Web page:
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Classroom English:

Get it Right From the Start



I've used this lesson on all ages of beginning to intermediate students students from elementary grade 5 to university.  In the case of children, this lesson will not be suitable for absolute beginners. Usually, it's more appropriate for students who have a basic ability in English.



The aim of this lesson is to teach students how to ask for information when they don't understand what was said to them.



First print the activity sheet and activity cards. Photocopy one activity sheet for each student in the class, and make one set of cards for each group of four or five students.  It works well if you paste the card sheet on to cardboard and then cut out the cards.



After going through your regular review and teacher talk.  Tell the students that you 'read a great book about dinoflagellates' . . .or whatever, just so long as the word is incomprehensible.  See what responses this elicits and write them on the board.


One by one, write the five target questions on the board and compare what they say or didn't say with what they should have said.


Now choose one of the cards and and try a sample run of the activity that you are going to do.  Go through the card question by question, writing questions on the board.  See the sample to the right if you are not sure about this process:


Group Activity

Break the students up into groups of four or five.  One student draws a card and the other students take turns asking questions. Usually, I have the students go around in a circle where the student to the left of the student who drew the card asks the first question and so on.  After the card is finished, another student draws a card and the process begins again.  Repeat until the whole activity sheet is filled out.


Wrap Up

The students break up their groups and come together as a class again. Quickly, try the routine as a class without letting the students look at their sheets.  


Usually, I pretend to pick up two new cards:


I am reading a book about glaciers.




Yesterday, I bought a new telescope.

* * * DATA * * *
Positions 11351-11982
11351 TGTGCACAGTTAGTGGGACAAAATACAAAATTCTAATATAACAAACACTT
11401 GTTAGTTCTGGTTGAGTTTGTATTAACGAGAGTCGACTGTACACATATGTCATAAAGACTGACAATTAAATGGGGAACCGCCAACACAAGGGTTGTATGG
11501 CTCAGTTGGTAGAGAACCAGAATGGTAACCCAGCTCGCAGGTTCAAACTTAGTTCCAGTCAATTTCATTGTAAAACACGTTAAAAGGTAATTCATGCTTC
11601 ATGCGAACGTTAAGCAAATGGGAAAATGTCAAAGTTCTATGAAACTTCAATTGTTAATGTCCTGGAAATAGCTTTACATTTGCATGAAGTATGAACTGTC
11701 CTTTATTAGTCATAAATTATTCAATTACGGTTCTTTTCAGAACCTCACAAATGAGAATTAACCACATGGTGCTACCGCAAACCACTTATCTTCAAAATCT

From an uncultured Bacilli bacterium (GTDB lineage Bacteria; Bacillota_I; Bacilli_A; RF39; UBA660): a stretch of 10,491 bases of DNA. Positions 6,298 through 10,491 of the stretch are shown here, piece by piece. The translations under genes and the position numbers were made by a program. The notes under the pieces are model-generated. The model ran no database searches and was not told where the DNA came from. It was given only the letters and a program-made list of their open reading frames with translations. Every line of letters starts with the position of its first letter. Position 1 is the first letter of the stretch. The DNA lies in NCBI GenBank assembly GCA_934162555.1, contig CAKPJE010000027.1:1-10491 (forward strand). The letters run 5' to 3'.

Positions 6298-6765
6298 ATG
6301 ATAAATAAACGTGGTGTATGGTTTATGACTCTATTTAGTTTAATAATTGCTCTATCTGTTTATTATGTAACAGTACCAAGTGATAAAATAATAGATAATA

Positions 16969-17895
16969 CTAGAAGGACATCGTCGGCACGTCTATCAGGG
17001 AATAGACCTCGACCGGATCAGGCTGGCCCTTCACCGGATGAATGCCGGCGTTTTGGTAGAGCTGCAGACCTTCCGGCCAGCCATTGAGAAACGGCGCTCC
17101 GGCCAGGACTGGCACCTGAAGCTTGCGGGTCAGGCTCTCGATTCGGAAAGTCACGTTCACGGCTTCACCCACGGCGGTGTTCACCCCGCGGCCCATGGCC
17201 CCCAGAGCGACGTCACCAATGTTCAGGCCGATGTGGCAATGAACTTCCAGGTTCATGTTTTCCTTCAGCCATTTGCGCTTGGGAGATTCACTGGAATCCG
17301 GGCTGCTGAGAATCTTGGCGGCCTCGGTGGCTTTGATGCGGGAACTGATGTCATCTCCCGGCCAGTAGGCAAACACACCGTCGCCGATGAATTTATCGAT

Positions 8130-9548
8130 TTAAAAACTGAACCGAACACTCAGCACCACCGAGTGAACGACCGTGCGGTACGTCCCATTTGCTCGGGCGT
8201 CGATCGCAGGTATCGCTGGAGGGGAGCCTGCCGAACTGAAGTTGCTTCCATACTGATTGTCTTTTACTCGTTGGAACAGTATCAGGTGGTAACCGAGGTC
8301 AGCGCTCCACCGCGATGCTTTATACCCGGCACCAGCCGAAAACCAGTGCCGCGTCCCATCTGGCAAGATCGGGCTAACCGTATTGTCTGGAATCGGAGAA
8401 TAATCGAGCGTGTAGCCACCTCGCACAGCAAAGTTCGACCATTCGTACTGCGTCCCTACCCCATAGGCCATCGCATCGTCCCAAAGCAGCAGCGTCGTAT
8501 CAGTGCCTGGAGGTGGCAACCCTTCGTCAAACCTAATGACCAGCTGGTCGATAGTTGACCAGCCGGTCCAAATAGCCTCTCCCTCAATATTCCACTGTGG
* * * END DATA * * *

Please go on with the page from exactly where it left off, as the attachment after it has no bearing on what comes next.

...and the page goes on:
The students go through questions and answers as a class, hopefully, without having to look at their sheet.


Correcting Errors


When should you correct an error? The issue is still not resolved within the ESL world.  What follows is my personal intuition on what kind of error correction to give and when to give it.  I see atleast four ways of dealing with student errors:


(1) To stop the conversation and point out the error, there and then.


(2) To reiterate what your student has said, rephrasing their language so that it is correct, and at the same time keep the converstaion going.


(3) To wait for a free moment and then explain to the class or to the individual about the error you heard and what could have been said instead.


(4) To ignore it and hope correction will come naturally at a later date.


I usually I prefer 2,3,or 4 but this is one occasion to 'get it right from the beginning'.  After this lesson, when your student says, 'meaning?' or 'spelling?' correct them there and then.  It is more acceptable to correct them in this circumstance because it is unlikely you will destroy the flow of the conversation (which is the main reason why I rarely use method one).


Also, it is language that they use everyday so it is better to get them into the habit of speaking correctly from the start.



This lesson was prepared by Chris Gunn who teaches English at a university in South Korea.  He can be emailed at:

Credit also goes to Thomas Lavelle who teaches at Baltimore University for the original idea.



         Classroom English


(1) Can you repeat that please?

(2) How do you spell __________?

(3) What does __________ mean?

(4) Can you give me an example?

(5) How do you say ___________

in Japanese/Spanish/French . . .?








     'I read a good book about              dinoflagellates"


      Huh?  Dino . . ..


Teacher: I'm reading a book about amphibians.

Students: Can you repeat that please?

Teacher: I said, "I'm reading a book amphibians."

Students: How do you spell amphibians?

Teacher: A-M-P-H-I-B-I-A-N-S

Students write down amphibians on their activity sheet beside 'Word'.

Students: What does amphibian mean?

Teacher: It's an animal that is born in water but can live on land.

Students write down the meaning on their activity sheet beside 'meaning'.

Students: Can you give me an example?

Teacher: A frog.

Students write down 'frog' on their activity sheet beside 'example'.

Students: How do you say amphibian in Korean (or whatever language they speak)?

Teacher: In Korean you say 'Yangseoryu'.



Method 1

Student: I took off the bus.

Teacher: You mean you got off the bus.  You ' get off' a bus not 'take off' a bus.


Method 2

Student: I took off the bus.

Teacher: Ah. You got off the bus and then where did you go?

(or) I see. Where did you go when you got off the bus?